When you use our “In a specific location” search tool, you always have to choose the country first, in the box on the far left. (That box says “Country” until you type in something and the dropdown list of countries where ACMP has members appears.) The box to the right of “Country” is labeled “State/province or city.” You can start typing in that box, and you will see all the options where ACMP currently has members in your chosen country. In this way, it really does mimic the paper directory, where ACMP members could leaf through pages of listings organized by country, state/province and city.

In the online directory, the dropdown “State/province or city” menu has states or provinces (Bundesland, in Germany) listed alphabetically in boldface type, with the cities within those areas listed alphabetically below each one, as in this screen shot:

I am going to Berlin at the end of the month. So, I selected “Berlin, All” Let me see who is there…

You get the idea! Try it yourself with other countries, or with states or provinces within Canada or the United States.

When to search by proximity

Unless you are planning a trip and want to know exactly who is in a whole country or a whole state or province, you are most likely looking for players, coaches and chamber music organizations near you.

Proximity search is especially important if you live in a small town or rural area and if you live in a large metropolitan area. It seems like a contradiction in terms that it would be the best way to search in both of those radically different contexts, but let me explain why:

If you live in a small town or rural area, there may not be any other ACMP members in your exact location. The “In a specific location” search will fail you in most cases. You are highly likely to find players in neighboring communities, however.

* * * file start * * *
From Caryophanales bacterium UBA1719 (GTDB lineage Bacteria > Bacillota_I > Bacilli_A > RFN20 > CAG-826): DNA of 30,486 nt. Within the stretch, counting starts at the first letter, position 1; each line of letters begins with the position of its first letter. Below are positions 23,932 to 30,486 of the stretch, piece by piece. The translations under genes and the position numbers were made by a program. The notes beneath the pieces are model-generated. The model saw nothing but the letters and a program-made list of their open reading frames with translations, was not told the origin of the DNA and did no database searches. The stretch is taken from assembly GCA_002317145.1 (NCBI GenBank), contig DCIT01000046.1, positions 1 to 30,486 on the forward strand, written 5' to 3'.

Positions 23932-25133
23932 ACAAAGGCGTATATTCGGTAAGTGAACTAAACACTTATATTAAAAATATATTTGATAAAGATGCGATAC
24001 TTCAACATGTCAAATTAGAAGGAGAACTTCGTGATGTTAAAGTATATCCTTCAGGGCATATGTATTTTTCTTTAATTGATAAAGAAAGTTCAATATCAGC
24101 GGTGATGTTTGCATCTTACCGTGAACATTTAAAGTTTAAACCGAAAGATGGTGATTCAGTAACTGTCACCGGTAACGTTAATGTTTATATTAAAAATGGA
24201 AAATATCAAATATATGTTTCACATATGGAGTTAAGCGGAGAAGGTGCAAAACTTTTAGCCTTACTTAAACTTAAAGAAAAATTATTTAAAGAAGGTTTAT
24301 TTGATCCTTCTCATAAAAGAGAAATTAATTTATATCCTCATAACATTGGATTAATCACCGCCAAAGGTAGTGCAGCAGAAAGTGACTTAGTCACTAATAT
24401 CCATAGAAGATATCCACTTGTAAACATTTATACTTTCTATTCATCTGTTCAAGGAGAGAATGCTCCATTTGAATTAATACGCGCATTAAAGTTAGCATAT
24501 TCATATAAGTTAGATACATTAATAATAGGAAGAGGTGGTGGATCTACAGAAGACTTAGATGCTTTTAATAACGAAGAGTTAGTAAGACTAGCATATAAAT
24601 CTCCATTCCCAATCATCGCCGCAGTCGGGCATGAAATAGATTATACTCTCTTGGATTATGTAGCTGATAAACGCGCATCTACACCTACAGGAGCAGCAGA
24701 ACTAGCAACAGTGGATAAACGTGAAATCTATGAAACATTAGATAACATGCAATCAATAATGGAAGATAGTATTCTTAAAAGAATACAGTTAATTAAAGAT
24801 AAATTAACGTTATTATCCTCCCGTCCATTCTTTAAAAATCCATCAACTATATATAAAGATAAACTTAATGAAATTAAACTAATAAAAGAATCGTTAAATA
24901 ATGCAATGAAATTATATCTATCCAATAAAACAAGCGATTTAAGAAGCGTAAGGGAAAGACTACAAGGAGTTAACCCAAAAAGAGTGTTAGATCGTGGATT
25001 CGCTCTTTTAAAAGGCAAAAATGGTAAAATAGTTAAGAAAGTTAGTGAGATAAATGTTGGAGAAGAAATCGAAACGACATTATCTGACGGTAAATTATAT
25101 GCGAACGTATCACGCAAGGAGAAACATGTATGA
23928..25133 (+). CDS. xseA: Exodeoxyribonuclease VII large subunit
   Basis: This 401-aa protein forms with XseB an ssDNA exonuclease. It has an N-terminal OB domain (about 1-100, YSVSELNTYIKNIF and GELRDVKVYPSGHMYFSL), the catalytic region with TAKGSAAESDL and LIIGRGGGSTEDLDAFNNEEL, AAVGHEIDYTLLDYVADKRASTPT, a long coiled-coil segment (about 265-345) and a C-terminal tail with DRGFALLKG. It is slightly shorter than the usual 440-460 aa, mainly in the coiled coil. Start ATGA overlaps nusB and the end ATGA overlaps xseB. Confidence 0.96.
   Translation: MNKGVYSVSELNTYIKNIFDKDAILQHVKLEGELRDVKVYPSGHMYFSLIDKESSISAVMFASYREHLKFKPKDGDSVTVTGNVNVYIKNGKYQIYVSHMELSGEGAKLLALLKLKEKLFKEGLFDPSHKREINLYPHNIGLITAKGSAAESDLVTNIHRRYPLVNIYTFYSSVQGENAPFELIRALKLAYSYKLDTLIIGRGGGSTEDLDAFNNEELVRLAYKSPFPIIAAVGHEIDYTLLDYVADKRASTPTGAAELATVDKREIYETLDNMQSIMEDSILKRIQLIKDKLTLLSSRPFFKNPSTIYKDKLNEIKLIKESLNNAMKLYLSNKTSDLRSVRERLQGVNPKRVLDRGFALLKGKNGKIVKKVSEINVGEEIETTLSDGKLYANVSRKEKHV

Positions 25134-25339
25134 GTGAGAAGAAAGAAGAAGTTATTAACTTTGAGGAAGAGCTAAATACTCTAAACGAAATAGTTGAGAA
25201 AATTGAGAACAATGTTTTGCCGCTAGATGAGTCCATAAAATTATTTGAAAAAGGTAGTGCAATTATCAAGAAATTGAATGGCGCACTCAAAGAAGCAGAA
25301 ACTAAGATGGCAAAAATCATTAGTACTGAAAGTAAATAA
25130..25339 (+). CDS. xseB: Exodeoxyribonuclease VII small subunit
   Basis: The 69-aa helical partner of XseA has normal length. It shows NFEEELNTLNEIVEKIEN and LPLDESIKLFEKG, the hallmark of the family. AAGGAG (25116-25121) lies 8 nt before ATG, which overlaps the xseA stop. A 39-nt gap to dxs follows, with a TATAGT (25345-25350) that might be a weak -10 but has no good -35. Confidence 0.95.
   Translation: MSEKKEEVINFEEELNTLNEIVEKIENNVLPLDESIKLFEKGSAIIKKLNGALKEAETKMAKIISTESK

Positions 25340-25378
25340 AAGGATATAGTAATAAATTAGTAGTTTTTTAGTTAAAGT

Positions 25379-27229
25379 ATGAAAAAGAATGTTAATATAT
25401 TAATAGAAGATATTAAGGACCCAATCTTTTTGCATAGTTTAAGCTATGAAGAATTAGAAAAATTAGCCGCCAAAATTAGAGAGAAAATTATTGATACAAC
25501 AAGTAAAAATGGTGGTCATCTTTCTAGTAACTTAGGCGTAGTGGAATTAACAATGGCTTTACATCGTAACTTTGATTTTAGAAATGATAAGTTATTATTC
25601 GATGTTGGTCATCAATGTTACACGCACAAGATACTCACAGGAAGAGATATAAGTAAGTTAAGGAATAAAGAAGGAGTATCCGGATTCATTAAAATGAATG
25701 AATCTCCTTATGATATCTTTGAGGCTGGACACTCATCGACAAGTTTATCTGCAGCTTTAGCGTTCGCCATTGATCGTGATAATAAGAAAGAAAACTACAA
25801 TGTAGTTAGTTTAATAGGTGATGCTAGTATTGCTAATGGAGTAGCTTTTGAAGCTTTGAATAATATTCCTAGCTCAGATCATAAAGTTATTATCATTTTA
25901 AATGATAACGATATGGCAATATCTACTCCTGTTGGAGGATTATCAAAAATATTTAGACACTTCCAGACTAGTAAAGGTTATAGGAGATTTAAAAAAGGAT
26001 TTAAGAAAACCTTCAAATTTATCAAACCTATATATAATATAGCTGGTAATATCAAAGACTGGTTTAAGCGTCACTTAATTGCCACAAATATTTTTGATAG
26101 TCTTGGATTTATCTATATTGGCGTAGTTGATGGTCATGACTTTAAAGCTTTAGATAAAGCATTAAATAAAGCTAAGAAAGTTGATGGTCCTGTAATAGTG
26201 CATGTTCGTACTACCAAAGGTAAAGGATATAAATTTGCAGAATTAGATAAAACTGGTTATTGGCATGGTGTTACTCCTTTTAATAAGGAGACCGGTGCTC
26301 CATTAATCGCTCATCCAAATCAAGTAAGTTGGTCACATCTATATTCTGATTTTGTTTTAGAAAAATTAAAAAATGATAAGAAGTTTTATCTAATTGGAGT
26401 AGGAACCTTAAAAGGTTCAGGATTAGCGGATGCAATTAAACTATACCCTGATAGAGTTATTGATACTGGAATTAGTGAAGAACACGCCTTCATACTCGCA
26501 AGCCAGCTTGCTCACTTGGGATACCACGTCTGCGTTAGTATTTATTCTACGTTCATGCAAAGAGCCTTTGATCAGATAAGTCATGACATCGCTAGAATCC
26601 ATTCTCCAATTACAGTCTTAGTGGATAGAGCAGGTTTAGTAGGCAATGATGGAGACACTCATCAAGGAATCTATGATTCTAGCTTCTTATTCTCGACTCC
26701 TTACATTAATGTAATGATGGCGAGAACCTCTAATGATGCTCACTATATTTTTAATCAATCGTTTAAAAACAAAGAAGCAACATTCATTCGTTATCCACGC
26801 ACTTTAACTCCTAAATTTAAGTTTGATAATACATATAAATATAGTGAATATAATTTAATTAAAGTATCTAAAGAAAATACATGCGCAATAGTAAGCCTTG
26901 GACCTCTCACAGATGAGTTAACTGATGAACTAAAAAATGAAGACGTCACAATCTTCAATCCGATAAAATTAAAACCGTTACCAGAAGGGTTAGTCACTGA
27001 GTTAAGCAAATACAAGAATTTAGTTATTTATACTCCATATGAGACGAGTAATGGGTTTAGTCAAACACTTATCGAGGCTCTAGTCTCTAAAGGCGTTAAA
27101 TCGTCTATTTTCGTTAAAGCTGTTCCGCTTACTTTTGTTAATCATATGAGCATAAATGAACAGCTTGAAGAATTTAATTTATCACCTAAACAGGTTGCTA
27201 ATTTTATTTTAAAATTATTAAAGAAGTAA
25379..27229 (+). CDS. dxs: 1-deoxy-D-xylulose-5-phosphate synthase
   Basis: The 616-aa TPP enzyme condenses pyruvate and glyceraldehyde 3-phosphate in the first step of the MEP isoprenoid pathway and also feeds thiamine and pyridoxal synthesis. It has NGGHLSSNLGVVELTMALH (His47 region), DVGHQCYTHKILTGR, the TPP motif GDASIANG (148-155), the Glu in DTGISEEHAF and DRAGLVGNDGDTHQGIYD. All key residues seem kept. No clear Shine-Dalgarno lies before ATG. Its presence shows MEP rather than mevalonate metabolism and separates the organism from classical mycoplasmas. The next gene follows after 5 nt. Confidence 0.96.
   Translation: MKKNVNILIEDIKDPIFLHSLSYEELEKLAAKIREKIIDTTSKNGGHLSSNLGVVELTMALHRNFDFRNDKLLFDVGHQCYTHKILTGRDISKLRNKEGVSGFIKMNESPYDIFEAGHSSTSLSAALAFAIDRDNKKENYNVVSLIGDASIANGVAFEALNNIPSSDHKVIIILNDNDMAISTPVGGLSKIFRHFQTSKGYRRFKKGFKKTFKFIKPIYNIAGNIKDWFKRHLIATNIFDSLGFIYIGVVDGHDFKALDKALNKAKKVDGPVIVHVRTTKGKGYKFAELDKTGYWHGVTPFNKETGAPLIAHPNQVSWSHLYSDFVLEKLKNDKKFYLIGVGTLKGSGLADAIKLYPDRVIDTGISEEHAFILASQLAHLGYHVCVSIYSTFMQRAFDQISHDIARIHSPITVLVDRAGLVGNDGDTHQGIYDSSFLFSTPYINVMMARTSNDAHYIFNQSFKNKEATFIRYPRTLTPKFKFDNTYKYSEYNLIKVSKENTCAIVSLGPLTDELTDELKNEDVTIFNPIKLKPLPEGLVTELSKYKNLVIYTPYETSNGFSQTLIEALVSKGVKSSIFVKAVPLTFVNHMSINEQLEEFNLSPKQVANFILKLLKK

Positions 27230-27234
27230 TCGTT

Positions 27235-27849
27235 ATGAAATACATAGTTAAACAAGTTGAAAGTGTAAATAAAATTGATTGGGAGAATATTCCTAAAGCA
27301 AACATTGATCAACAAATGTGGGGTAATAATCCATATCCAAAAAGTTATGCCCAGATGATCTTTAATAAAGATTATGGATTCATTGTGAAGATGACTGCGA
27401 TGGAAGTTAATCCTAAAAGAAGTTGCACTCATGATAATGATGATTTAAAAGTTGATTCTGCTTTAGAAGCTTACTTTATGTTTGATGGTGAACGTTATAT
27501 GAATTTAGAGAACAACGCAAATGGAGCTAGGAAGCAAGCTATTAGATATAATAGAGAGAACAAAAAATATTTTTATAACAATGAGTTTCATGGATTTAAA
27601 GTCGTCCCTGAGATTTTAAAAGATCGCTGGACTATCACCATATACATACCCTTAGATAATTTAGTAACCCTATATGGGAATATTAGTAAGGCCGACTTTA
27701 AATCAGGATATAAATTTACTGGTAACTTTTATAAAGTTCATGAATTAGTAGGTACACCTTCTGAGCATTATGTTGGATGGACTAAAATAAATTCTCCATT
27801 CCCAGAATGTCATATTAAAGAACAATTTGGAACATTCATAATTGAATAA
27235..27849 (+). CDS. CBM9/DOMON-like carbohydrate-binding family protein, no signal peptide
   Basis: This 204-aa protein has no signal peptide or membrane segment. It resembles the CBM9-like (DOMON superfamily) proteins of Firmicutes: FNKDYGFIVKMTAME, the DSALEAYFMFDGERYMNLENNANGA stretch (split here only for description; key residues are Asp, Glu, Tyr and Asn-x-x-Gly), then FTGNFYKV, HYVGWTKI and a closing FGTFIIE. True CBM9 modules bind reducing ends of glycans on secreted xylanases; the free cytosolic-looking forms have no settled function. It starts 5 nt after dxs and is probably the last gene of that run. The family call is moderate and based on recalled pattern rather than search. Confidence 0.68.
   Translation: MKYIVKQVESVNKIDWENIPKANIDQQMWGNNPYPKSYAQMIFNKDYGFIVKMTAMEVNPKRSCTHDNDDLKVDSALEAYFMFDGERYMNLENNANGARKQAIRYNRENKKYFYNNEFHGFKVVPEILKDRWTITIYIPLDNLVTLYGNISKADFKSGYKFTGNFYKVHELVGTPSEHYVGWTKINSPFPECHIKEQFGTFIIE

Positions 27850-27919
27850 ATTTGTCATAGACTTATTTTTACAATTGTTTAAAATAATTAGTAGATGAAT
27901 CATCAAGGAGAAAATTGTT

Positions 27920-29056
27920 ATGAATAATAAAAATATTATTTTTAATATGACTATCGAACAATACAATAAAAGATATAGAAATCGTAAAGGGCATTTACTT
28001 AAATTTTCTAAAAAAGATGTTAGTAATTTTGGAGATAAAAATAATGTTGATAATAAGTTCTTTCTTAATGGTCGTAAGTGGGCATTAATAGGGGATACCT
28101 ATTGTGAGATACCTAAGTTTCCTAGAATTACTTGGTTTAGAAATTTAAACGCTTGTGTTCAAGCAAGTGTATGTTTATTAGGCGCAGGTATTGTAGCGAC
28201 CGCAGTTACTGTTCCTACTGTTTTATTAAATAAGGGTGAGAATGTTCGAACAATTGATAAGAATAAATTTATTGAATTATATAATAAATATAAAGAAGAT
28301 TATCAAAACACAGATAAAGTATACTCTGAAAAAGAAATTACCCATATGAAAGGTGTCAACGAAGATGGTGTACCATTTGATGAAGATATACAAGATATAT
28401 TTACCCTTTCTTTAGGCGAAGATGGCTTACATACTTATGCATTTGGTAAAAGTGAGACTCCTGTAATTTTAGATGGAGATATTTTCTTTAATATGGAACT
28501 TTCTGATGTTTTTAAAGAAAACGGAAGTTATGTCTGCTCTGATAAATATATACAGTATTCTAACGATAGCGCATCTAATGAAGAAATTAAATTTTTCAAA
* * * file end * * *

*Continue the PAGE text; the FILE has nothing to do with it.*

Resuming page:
I just tried looking for players in Ghent, New York, where I saw Kim Beck’s whimsical art installation. The “In a specific location” search yielded one player living in Ghent itself. When I searched “By proximity” there were 58 players within 50 miles in all directions. 19 within 25 miles. 2 within 10.

Likewise, if you are looking for players in a large metropolitan area like New York City, where ACMP is based:

Searching in a specific location yields 154 players

Searching by proximity – there are 207 players within 10 miles

The big issue with big cities like New York is that there may be large numbers of players in what we call the outer boroughs – Brooklyn, the Bronx, Queens and Staten Island. “New York, NY” in a specific location search will only list players in Manhattan. And then there are players very nearby in New Jersey, Connecticut, Long Island.

It’s the same problem in Los Angeles, San Francisco, Chicago, Boston, Philadelphia, Detroit, Washington, DC – the list goes on.

We have fewer members internationally, but you will definitely want to use proximity search for London, in the UK, for example.

I hope this article helps you find who and what you need and that you meet many new players in your area and all around the world!